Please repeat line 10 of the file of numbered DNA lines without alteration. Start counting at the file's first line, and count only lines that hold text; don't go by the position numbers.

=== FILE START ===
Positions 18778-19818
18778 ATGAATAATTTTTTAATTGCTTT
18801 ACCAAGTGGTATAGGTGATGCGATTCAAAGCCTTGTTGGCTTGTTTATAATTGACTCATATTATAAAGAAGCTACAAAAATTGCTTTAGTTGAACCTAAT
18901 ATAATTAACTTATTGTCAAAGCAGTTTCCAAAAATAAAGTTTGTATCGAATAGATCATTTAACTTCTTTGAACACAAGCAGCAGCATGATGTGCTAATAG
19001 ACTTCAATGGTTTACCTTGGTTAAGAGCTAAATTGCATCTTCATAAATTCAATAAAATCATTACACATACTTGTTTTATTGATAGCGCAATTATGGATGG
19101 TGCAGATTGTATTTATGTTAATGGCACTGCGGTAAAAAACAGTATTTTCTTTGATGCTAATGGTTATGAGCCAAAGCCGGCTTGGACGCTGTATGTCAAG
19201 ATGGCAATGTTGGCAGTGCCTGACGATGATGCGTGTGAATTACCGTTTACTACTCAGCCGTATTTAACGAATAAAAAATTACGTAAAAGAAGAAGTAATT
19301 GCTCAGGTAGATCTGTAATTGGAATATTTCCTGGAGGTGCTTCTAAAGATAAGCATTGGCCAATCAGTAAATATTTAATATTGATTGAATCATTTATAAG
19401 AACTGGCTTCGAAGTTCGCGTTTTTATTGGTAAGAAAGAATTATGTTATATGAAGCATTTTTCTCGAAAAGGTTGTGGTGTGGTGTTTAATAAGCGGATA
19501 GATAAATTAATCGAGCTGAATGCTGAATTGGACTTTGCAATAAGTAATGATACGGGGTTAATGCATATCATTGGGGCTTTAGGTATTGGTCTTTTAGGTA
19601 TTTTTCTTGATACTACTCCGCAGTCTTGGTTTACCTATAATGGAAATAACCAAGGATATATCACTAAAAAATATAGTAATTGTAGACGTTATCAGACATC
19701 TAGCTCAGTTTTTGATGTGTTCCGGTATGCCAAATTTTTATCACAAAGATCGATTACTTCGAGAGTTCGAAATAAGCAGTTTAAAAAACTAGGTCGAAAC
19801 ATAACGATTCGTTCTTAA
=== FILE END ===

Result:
19501 GATAAATTAATCGAGCTGAATGCTGAATTGGACTTTGCAATAAGTAATGATACGGGGTTAATGCATATCATTGGGGCTTTAGGTATTGGTCTTTTAGGTA